Although the Central Valley of California is home to two of the largest viticultrual areas in California, Madera and Lodi, and its grape production for 2016 accounted for over $5.5 Billion dollars, the Central Valley is not an AVA or generally recognized as a completely distinct American Viticutrual Area. Its size at 18,000 square miles, 450 miles long and up to 60 miles wide encompassing all or parts of 18 counties that include Shasta County in the north and Kern County in the south make it enormous. Both the north and southern parts of the Central Valley have hot Mediterranean climates.
The southern part is cool and damp in winter, when frequent ground fog known regionally as "tule fog" settles in and obstructs vision to travelers. Most lowlands of the Central Valley are prone to flooding. The Great Flood of 1862 was the worst flood that the Central Valley has experienced in recorded history, flooding most of the valley and putting some places as much as 20 feet under water. The valley produces over a third of the country’s vegetables and two-thirds of the country’s fruits and nuts. The upper soil layer is an alluvial loam with the sub layer being a clay loam.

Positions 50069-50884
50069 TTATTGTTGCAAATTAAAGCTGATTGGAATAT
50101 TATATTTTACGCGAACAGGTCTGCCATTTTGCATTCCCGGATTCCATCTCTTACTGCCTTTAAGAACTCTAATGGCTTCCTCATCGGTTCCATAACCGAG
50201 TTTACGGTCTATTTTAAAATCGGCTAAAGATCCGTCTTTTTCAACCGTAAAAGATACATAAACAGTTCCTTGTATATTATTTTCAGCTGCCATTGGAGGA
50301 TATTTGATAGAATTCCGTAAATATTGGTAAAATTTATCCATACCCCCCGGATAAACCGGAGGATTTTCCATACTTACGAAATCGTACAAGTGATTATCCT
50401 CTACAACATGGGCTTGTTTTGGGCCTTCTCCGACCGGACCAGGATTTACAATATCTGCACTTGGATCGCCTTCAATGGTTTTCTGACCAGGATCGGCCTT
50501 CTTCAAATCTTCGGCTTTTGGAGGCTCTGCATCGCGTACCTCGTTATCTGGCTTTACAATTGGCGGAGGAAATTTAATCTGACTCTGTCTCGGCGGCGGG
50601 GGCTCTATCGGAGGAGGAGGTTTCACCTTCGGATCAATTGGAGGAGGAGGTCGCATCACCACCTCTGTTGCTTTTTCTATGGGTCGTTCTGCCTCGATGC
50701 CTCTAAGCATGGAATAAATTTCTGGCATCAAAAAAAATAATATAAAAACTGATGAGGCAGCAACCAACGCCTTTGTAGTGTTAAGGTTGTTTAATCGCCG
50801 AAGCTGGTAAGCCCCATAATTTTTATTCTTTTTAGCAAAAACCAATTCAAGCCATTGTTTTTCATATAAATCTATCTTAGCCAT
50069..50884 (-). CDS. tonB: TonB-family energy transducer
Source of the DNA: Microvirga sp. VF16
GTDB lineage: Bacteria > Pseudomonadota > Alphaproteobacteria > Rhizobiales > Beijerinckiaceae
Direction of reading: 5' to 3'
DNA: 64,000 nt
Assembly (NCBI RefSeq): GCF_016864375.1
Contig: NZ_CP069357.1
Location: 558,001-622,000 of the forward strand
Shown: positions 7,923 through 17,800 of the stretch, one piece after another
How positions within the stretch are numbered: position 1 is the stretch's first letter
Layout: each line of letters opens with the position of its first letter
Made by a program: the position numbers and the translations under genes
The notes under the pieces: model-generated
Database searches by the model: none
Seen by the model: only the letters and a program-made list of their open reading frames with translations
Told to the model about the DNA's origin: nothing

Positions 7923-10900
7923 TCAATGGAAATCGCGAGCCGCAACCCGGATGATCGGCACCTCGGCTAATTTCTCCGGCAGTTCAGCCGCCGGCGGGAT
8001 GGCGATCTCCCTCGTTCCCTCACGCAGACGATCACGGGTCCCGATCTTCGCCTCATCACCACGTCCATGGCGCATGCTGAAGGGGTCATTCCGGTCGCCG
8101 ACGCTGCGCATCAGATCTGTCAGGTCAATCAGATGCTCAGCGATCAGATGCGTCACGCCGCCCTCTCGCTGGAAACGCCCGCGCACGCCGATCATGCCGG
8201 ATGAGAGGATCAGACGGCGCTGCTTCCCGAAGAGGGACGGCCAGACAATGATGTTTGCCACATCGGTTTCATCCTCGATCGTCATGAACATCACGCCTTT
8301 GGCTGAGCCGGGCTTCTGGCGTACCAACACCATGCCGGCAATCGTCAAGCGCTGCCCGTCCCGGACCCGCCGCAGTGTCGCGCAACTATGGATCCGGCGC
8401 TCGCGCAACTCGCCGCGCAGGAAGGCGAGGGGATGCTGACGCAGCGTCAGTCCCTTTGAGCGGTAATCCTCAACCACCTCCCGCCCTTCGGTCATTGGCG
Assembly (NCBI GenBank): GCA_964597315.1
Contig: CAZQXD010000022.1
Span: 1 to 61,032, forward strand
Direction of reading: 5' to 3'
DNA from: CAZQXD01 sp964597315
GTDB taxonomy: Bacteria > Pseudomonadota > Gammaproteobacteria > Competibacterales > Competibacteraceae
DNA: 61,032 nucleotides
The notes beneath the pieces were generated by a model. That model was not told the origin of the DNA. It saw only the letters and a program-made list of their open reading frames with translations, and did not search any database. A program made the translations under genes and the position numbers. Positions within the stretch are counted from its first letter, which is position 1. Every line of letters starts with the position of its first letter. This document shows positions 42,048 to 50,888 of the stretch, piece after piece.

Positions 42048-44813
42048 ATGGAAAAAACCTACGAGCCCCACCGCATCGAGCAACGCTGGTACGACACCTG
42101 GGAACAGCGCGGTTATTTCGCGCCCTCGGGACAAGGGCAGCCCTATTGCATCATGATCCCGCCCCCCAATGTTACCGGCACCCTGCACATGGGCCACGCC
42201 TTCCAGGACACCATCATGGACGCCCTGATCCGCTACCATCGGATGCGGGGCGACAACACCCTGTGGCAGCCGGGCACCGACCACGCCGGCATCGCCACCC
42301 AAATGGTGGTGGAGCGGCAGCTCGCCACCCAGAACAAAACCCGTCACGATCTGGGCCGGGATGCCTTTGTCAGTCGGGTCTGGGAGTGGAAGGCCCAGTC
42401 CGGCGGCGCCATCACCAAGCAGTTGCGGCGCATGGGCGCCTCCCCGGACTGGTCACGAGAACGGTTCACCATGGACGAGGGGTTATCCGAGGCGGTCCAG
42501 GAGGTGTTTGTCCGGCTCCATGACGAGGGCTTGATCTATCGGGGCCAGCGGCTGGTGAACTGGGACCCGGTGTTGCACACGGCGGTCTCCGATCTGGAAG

There are a total of 17 American viticultural Areas (AVA) in the entire Central Valley region, and they are: Alta Mesa AVA, Borden Ranch AVA, Capay Valley AVA, Clarksburg AVA, Clements Hills AVA, Cosumnes River AVA, Diablo Grande AVA, , Dunnigan Hills AVA, Jahant AVA, Lodi AVA, Madera AVA, Merritt Island AVA, Mokelumne River AVA, River Junction AVA, Salado Creek AVA, Sloughhouse AVAand Tracy Hills AVA.
This giclee print by artist kerne Erickson depicts a Valley Oak (Quercus lobata) alongside the...
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